“Training workers about hazards and their rights is critical to making these jobs safer. We’ve learned about numerous instances where workers stopped the line because they spotted syringes, asbestos, or other serious hazards. We also know some of the root causes that contribute to the risk of injury are the speed of the line and the amount of materials they have to process. They tell us that the training we provided gave them the confidence to take action,” said Suzanne Teran, with UC Berkeley’s Labor Occupational Health Program (LOHP).

“Josefina” commented on what has changed since the training: “I think the most important part of the training was the information we learned about our rights and that we do not have to do something that could hurt us. It helped us lose a bit of our fear.”

The report notes that unionized workers, with negotiated contracts, enjoy more effective enforcement of legally mandated health and safety protections and also have the ability to bargain for additional safeguards to improve working conditions.

“We agree with the report’s recommendation that cities should take into account waste and recycling companies’ safety and health records and commitment to provide industry-specific training for workers when evaluating potential contractors, said Fred Pecker, Secretary-Treasurer of ILWU Local 6, which represents about 300 waste recycling workers in Alameda County. “We have found that training is essential to helping workers ensure their workplaces are safe.”

The report also notes the economic and climate benefits from expanding recycling nationally, including climate benefits equivalent to shutting down one-fifth of U.S. coal power plants and sustaining a total of 2.3 million jobs. That is more than 10 times the number of jobs that would exist if we sent the same material to garbage incinerators and landfills.

“If we are serious about solving the world’s ecological crises, we need to invest in protecting the lives and livelihoods of workers whose daily efforts are reducing pollution, conserving precious resources, and mitigating climate change,” said Monica Wilson of GAIA, a contributor to the report.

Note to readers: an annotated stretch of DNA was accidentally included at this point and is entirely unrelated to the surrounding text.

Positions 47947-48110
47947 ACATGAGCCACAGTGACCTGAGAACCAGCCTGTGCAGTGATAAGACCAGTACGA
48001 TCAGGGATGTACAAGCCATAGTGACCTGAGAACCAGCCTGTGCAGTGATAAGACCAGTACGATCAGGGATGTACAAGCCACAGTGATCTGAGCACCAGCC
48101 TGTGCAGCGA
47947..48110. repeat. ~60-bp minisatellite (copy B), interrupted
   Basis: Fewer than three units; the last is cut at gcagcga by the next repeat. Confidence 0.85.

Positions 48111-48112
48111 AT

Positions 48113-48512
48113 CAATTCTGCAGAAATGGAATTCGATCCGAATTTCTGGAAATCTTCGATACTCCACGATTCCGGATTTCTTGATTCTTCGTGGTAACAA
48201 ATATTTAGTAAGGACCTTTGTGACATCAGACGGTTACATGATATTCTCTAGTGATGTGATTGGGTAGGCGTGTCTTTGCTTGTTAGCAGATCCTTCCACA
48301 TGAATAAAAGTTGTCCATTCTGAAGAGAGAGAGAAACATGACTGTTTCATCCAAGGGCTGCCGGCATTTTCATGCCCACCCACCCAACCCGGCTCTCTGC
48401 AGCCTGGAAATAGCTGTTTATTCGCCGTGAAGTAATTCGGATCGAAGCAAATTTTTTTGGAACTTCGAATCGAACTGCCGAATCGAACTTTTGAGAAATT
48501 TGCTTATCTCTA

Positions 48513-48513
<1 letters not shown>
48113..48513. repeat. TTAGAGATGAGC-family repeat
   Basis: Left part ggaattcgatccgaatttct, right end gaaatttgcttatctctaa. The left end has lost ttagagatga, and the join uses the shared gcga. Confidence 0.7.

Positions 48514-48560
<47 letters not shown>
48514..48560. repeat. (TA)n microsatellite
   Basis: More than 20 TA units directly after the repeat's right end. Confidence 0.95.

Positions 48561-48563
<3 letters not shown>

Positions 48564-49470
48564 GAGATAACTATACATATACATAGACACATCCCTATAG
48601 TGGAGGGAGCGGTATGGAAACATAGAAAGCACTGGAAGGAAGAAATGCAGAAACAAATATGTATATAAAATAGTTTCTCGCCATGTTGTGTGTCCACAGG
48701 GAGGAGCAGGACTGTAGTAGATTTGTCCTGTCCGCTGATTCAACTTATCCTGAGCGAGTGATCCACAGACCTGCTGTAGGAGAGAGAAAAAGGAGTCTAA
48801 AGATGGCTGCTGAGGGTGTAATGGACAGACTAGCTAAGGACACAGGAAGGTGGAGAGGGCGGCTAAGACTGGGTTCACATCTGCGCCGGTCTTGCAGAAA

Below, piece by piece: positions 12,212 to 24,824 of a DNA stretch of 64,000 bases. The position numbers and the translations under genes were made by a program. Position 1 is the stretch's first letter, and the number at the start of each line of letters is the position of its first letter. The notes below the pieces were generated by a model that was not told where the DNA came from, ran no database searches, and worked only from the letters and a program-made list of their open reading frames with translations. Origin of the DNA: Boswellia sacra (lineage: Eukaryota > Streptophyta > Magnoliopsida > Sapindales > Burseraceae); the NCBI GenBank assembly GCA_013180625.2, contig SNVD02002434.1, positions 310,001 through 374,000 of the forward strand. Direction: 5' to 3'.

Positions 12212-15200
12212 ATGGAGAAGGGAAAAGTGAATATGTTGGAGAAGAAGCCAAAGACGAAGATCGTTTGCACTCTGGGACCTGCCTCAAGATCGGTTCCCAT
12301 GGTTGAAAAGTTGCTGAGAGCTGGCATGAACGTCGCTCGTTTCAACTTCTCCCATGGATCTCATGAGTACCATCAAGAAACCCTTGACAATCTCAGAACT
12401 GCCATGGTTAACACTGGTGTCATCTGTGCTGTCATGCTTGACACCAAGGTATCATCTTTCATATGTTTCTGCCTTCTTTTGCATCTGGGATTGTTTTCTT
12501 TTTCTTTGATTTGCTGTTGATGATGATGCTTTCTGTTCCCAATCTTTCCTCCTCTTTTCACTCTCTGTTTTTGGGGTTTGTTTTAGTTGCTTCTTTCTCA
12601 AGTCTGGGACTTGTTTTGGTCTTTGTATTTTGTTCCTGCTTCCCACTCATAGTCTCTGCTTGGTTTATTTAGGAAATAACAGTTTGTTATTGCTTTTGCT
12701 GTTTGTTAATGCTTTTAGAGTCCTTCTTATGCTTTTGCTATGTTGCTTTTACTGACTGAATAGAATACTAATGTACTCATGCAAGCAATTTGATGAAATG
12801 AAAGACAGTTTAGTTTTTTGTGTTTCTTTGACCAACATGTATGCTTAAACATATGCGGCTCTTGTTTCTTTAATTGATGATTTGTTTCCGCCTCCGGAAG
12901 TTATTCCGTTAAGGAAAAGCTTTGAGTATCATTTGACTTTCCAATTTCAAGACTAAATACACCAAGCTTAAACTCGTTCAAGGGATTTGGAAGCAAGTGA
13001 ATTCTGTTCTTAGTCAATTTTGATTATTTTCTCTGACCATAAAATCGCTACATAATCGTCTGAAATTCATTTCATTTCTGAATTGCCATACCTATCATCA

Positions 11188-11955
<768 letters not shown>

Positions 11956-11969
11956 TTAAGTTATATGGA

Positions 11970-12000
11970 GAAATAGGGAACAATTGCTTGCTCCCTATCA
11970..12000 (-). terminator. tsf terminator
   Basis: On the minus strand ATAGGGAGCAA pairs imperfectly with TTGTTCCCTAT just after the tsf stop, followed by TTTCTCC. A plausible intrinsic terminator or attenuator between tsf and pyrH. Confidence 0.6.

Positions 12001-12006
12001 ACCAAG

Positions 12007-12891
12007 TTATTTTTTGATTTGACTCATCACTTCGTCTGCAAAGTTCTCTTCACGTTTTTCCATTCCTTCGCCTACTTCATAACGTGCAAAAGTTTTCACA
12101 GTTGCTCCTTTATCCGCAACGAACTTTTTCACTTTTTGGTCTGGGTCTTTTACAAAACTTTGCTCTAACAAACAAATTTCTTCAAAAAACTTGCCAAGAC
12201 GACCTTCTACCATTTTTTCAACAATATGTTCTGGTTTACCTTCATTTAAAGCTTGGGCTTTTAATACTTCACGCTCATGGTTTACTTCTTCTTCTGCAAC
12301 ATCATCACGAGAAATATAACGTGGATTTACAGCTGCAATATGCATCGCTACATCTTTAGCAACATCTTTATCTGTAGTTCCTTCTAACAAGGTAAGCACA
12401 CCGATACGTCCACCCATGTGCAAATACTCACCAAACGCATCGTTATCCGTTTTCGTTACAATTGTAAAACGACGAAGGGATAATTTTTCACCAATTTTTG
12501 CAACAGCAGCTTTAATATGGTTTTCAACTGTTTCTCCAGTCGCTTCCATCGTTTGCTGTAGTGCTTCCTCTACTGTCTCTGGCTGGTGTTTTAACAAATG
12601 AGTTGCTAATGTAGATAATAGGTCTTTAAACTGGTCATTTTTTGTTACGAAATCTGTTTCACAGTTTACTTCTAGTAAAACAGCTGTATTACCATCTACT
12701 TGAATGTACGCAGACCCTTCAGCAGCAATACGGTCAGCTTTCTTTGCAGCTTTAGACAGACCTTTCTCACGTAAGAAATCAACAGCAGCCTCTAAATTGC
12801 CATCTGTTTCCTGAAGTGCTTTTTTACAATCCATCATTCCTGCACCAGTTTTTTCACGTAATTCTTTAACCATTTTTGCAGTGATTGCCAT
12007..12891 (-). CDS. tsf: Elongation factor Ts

Safe & Sustainable Recycling: Protecting Workers who Protect the Planet is released by:

In California:


Worksafe, ILWU Local 6, the Labor Occupational Health Program at UC Berkeley, and others are engaged in a coalition effort to improve working conditions in the waste recycling industry in the San Francisco Bay Area.

For California-specific information on the waste recycling industry, including descriptions of fatal and serious incidents, please see the excerpted stories from Worksafe’s annual report (links provided):
Injury and Retaliation at American Reclamation
With No Protection, Brothers Die from Composting Gas
Recycling Industry Giant Appeals Fines After Woman’s Death
Honor Recycling Workers: Fix the System Behind Their Deaths

Click here to download the full "Safe & Sustainable Recycling" report (PDF).

Media contacts
NATIONAL: David Isaacson, National Council on Occupational Safety and Health (National COSH) 773.593.2741,
CALIFORNIA: Gail Bateson, Worksafe, 510.439.6604,; Craig Merrilees, ILWU,510.774.5325,